During the last few years, we have heard the word innovation in an exaggerated way. If we ask ten high-level executives for the meaning of that word, we will almost certainly get tendifferent definitions. It is a term with a diffuse definition, but paradoxically exerts a power fulattraction to be incorporated into the strategies and mission statements of many companies and organizations.
Probably the best definition of innovation that I have heard in the last fifteen years, and that remains valid, is one that mixes two concepts: new and useful. That is, innovation is any action hat leads to doing new and useful things. A very simple definition, almost childish, but it is the one that best fits what I consider innovation based on experience.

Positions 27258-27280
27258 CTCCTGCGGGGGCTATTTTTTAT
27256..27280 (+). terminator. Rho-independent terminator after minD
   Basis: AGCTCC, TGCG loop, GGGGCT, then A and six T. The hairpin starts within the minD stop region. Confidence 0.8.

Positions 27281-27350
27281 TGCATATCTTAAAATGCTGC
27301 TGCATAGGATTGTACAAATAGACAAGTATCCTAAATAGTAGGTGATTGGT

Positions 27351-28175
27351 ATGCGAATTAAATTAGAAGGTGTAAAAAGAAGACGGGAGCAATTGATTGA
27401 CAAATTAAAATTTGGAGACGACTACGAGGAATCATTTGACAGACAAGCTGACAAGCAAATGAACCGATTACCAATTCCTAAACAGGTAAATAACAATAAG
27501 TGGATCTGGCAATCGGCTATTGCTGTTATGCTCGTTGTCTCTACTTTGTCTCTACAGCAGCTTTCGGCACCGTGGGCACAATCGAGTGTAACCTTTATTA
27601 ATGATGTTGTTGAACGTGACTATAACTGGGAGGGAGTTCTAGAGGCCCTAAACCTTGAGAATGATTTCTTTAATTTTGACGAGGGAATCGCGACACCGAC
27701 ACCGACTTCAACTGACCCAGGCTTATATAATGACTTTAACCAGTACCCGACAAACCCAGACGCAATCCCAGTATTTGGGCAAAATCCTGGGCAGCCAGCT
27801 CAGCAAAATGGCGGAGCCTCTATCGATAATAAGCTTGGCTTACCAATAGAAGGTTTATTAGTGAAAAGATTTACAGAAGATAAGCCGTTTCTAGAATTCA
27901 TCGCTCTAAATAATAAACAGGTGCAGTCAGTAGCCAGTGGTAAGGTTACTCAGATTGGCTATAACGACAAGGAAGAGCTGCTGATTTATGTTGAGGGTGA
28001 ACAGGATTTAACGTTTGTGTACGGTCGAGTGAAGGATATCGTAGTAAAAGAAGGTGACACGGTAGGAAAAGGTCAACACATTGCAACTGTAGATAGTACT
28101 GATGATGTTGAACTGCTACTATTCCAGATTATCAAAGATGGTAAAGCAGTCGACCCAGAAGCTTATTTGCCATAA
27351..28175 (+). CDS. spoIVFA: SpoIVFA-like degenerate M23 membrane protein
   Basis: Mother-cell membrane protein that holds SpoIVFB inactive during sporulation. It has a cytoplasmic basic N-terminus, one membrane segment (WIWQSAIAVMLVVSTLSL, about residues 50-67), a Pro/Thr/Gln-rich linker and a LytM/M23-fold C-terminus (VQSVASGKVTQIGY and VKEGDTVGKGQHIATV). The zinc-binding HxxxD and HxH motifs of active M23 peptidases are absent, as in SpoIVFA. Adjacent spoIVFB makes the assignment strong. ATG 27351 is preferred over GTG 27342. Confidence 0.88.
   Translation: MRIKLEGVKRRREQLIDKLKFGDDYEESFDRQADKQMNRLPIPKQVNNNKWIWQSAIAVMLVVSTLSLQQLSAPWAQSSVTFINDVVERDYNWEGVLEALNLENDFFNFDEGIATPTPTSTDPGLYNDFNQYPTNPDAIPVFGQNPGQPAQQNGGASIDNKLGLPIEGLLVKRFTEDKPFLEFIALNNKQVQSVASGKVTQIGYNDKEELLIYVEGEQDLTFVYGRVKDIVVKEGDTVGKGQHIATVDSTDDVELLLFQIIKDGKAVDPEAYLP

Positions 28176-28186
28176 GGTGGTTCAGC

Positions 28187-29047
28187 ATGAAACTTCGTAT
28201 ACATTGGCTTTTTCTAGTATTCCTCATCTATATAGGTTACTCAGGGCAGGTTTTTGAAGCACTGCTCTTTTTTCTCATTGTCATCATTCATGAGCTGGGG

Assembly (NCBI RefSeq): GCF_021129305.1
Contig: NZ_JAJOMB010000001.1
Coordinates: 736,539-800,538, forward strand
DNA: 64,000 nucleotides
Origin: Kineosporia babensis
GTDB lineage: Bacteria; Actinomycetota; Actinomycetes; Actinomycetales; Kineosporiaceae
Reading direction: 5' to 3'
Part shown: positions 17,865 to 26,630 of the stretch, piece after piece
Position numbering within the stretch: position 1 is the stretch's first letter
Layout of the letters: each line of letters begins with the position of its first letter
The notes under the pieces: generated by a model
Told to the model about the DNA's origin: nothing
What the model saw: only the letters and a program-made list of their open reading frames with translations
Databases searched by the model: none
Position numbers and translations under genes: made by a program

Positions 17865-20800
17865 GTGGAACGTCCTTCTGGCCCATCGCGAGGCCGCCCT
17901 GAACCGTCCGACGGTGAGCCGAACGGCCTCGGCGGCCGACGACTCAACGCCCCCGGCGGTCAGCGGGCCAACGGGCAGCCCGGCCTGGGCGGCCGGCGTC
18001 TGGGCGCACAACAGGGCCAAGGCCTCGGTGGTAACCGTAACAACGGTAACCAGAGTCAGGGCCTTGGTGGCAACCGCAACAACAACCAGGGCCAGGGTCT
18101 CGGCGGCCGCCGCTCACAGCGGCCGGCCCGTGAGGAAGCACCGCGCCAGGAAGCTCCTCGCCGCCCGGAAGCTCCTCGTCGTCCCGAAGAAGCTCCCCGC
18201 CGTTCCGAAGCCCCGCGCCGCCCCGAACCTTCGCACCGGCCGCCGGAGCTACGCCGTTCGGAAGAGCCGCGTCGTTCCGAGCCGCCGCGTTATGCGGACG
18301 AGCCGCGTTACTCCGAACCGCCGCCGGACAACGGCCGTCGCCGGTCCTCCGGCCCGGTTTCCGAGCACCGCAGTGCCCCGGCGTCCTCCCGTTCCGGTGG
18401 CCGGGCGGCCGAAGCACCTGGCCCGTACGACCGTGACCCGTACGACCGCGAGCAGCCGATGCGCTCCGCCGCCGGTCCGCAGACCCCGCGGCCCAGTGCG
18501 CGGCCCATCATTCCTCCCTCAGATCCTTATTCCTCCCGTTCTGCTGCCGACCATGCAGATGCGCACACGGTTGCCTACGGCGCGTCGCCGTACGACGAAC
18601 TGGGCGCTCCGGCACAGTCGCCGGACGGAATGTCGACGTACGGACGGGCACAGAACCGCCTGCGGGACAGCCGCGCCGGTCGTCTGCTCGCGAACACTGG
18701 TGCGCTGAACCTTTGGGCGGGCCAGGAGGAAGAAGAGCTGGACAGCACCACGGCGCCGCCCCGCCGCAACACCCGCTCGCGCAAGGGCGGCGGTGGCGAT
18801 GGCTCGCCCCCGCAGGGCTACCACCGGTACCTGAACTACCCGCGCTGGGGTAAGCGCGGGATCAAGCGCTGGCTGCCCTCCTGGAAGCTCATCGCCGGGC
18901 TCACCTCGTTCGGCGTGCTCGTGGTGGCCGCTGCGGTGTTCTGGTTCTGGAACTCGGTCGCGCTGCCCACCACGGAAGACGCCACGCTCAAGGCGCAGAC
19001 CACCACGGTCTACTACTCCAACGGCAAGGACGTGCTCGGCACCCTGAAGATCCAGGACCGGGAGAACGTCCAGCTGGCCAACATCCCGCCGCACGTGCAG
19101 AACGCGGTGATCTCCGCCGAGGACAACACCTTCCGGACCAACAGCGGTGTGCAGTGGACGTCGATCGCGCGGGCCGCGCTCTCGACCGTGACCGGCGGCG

This means that, for example, not all inventions belong to the realm of innovation. Only those inventions for which a practical use is found can be considered innovations. Now, what do we call practical use? Well, anything whose use is adopted by human beings, in any scope and reach, because it improves quality of life, whether it be for speed, efficiency, comfort, pleasure, health, aesthetics, or any other criterion of improvement.
Similarly, we refer to innovation in products and services, which can only be considered as such if there is adoption by collaborators and/or customers. In many cases, to be a successful innovation, it must be demonstrated – beyond increasing adoption (traction) by customers – its measurable benefit in savings or profits for those who adopt its use.